If You Kiss Me, Kiss Me

Theatre, Musicals
3 out of 5 stars

Time Out says

3 out of 5 stars

Jane Horrocks sings some of her favourite new wave songs in this peculiar hour of entertainment

It’s hard to know how to describe this strange one-hour show. In essence, it’s Jane Horrocks, of 'Little Voice' fame, singing her favourite northern post-punk tracks of the '70s and '80s, the sounds the Lancastrian actress grew up with. But it’s not a musical – there’s not really any talking and no tangible theme, although Horrocks regurgitates some Gang of Four musings about depictions of love in songs. And it aspires to be more than a covers gig, with striking staging (a huge electric socket and plug courtesy of Bunny Christie – suggesting, maybe, the jolt of energy this music delivered into drab domestic worlds) and four dancers, choreographed by Aletta Collins.

Petite and youthful, Horrocks actually makes a credible frontwoman, perfecting the glacial serenity of Debbie Harry (and sporting a similar messed-up peroxide bob). She tackles tracks by Gang of Four, Joy Division, Buzzcocks and Soft Cell with gusto, offering now a punk holler, now a little girl whisper, slowing The Fall’s 'My New House' down into a seductive sprawl, and adding tear-stained pathos to The Smiths’ 'I Know It’s Over'. She ably supported by a tight on stage band including Grammy and Emmy-winning producer Kipper and The Damned’s Rat Scabies – they gloriously ramp up an electronic squall for the closing number, Morrissey’s 'Life Is a Pigsty'. The dancers, meanwhile, explore the juddering, jagged rhythms and scrappy energy of the music, sometimes seeming aggressively sexual, sometimes playful, sometimes lost and staggering in a narcotic haze. You can’t help thinking wistfully, though, of how Michael Clark’s iconoclastic choreography tapped into the The Fall’s post-punk swagger.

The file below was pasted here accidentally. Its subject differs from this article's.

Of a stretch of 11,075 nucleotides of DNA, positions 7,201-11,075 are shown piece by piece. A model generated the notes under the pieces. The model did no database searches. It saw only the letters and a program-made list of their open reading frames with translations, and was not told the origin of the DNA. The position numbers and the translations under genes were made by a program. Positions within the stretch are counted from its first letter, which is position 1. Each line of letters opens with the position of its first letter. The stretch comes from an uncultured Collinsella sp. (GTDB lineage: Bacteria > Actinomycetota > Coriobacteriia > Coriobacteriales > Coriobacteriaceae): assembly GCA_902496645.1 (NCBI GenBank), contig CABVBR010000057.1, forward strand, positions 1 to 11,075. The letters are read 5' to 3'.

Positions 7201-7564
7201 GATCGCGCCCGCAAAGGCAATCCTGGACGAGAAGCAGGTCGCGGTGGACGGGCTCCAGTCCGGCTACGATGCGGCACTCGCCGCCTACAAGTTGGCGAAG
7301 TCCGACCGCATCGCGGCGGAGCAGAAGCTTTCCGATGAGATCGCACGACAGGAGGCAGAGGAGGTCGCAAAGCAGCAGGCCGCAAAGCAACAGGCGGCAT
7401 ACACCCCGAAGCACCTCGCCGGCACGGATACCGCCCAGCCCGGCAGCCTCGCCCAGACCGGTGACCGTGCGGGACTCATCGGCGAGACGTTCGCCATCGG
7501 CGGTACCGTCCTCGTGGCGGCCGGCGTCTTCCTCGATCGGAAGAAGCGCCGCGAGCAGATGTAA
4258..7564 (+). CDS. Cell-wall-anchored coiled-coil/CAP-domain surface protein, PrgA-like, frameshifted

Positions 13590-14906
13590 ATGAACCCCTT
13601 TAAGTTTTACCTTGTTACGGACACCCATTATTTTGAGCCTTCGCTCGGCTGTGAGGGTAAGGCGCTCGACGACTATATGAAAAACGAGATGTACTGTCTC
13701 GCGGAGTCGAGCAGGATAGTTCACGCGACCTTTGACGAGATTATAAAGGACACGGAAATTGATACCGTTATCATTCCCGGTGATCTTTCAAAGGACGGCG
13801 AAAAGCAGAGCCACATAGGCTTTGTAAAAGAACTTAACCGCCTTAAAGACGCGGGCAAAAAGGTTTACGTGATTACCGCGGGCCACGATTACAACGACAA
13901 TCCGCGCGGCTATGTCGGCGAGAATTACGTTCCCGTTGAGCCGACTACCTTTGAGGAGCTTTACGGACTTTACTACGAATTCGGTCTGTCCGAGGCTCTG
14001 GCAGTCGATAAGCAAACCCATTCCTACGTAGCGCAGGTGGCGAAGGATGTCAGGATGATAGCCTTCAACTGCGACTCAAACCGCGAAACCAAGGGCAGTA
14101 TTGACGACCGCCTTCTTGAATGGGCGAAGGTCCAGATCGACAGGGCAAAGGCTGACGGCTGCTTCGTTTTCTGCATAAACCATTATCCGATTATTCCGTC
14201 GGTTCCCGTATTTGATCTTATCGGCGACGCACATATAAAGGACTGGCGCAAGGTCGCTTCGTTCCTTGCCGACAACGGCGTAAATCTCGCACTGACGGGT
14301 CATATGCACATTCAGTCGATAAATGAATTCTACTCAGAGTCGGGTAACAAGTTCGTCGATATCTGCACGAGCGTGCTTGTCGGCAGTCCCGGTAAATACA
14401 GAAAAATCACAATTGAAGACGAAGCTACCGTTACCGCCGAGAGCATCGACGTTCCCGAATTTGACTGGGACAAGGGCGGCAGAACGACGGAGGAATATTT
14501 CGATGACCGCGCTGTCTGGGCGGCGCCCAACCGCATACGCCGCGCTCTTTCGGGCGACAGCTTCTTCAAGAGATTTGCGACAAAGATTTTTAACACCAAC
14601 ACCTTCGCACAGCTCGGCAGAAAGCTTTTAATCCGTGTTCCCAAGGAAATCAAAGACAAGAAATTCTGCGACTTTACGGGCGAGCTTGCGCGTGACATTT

It’s also a bit odd to have this music of grungy despair presented so slickly, with a theatre audience sitting watching politely, when its decidedly rough edges were surely a significant part of the messy appeal. Horrocks reliving her teen fandom is engaging up to a point, but the show really needed a clearer direction to make it feel like more than just a fleeting hour of entertainment.

BY: SIOBHAN MURPHY

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